Chatham House conducts original research into a variety of regional and global issues, and describes itself as follows.

... a melting pot that brings together people and organisations with an interest in international affairs. We provide an independent forum in which academia, business, diplomats, the media, NGOs, politicians, policy makers and researchers can interact in an open and impartial environment.

The widespread recognition of the Chatham House Rule as a byword for free and frank debate is a reflection of our unique and non-aligned perspective.

Chatham House is routinely used as a source of information for media organisations seeking background or experts upon matters involving major international issues.

Chatham House reflects a pro-establishment view of the world (due to donations from large corporations, governments and other organisations), but is nevertheless membership-based and anyone may join. The relatively high annual membership fee (approx £200) tends to put access to Chatham House out of reach of many ordinary people.

Chatham House Rule

Full article: Stub class article Chatham House Rule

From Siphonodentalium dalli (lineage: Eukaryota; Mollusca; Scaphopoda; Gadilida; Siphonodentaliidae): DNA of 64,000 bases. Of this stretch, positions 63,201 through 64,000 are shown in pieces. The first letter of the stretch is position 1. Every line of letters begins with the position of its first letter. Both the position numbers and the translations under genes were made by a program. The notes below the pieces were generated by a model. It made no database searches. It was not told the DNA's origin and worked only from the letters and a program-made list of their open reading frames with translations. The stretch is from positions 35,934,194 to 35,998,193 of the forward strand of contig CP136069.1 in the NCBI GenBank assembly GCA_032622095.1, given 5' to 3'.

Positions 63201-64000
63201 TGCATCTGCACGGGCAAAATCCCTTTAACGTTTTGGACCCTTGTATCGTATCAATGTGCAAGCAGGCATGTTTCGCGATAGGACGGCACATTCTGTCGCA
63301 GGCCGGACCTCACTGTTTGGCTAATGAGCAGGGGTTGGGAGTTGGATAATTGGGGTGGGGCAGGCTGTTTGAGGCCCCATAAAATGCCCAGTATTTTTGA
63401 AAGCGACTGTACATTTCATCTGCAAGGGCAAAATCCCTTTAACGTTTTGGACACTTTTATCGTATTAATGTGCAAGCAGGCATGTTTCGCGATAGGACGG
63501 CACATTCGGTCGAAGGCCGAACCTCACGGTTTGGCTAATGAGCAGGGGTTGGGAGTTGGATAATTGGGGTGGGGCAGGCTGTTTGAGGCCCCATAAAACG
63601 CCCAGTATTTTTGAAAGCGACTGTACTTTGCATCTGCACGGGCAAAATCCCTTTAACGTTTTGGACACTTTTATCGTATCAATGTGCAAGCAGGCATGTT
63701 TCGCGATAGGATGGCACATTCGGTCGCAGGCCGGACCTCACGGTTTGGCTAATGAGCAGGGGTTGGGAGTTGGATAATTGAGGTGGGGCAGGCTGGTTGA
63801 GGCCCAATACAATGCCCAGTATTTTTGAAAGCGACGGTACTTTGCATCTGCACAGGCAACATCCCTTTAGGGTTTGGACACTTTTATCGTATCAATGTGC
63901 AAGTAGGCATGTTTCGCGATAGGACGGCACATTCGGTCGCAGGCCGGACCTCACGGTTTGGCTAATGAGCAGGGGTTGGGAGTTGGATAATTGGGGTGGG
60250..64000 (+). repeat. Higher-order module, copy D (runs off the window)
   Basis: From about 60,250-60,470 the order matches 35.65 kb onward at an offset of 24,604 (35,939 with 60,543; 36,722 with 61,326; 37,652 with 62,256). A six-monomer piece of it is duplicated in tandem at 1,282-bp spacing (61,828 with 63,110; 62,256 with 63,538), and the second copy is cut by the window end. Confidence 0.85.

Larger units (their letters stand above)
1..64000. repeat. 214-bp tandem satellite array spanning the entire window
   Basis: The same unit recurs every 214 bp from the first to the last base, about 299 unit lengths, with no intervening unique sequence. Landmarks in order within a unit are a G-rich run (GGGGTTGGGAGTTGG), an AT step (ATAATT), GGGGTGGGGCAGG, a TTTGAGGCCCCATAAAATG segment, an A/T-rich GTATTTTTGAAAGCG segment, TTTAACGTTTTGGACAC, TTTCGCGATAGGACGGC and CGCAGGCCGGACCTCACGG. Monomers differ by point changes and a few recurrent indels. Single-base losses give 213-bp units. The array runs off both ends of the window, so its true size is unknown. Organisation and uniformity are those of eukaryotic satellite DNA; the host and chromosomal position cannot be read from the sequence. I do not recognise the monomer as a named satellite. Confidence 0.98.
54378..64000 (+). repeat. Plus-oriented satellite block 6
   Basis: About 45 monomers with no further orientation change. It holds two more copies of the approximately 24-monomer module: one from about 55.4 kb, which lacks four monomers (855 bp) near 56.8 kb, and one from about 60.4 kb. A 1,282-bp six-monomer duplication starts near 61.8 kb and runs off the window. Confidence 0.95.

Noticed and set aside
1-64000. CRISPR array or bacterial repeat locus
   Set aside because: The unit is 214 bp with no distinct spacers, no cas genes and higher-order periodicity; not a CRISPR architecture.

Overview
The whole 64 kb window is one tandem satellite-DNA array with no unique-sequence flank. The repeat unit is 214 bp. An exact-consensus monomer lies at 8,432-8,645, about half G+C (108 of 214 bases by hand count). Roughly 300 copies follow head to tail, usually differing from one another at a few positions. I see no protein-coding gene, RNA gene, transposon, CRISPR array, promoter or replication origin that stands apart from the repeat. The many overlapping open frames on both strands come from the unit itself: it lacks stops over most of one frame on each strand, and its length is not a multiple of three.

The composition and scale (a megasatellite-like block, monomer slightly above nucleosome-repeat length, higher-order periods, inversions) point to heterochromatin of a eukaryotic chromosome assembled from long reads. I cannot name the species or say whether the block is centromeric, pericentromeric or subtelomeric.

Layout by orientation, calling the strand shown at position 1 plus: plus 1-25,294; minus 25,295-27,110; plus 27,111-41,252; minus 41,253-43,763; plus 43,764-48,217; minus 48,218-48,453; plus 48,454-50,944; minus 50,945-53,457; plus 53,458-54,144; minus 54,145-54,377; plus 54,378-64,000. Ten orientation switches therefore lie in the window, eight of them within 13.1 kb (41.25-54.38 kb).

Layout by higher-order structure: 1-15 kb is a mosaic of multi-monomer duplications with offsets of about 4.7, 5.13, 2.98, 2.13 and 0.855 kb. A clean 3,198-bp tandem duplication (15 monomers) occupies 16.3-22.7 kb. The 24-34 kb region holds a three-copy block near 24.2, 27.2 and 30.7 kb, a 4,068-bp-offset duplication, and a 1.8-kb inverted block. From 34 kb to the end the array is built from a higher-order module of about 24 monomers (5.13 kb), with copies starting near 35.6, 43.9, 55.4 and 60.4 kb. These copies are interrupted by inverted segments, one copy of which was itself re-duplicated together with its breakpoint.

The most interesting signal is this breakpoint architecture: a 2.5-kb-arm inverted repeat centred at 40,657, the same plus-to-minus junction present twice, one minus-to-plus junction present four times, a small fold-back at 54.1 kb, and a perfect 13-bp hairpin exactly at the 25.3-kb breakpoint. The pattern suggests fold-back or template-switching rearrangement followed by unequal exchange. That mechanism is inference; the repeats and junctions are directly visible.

Chatham House is the origin of the confidentiality rule known as the Chatham House Rule, which provides that members attending a seminar may discuss the results of the seminar in the outside world, but may not discuss who attended or what they said. The Chatham House Rule evolved to facilitate frank and honest discussion on controversial or unpopular issues by speakers who may not have otherwise had the appropriate forum to speak freely. However, most Chatham House meetings are held 'on the record', and not under the Chatham House Rule.

The rule currently reads as follows:

"When a meeting, or part thereof, is held under the Chatham House Rule, participants are free to use the information received, but neither the identity nor the affiliation of the speaker(s), nor that of any other participant, may be revealed". [5]



The Council 2005-2006

List of Other Staff

It has an American wing, the Chatham House Foundation.


A Document by Chatham House

TitleDocument typePublication dateSubject(s)Description
File:Security Terrorism and the UK.pdfbriefing paper1 July 2005"Terrorism"
"National security"
A quintessentially UK Establishment view on Security and Terrorism in the UK.


Related Documents

TitleTypePublication dateAuthor(s)Description
Document:Jeremy Corbyn’s Chatham House speechArticle12 May 2017The Spectator"Weapons supplied to Saudi Arabia, when the evidence of grave breaches of humanitarian law in Yemen is overwhelming, must be halted immediately."
Document:The Secret Society That Rules The WorldArticle7 November 2018Bas SplietIn his 1999 campaign autobiography, President George W. Bush mentioned his membership in passing: "My senior year I joined Skull and Bones, a secret society, so secret I can’t say anything more."


A document sourced from Chatham House

TitleTypeSubject(s)Publication dateAuthor(s)
File:Mendez-Chatham House lecture.pdfreportTorture10 September 2012Juan Méndez

See Also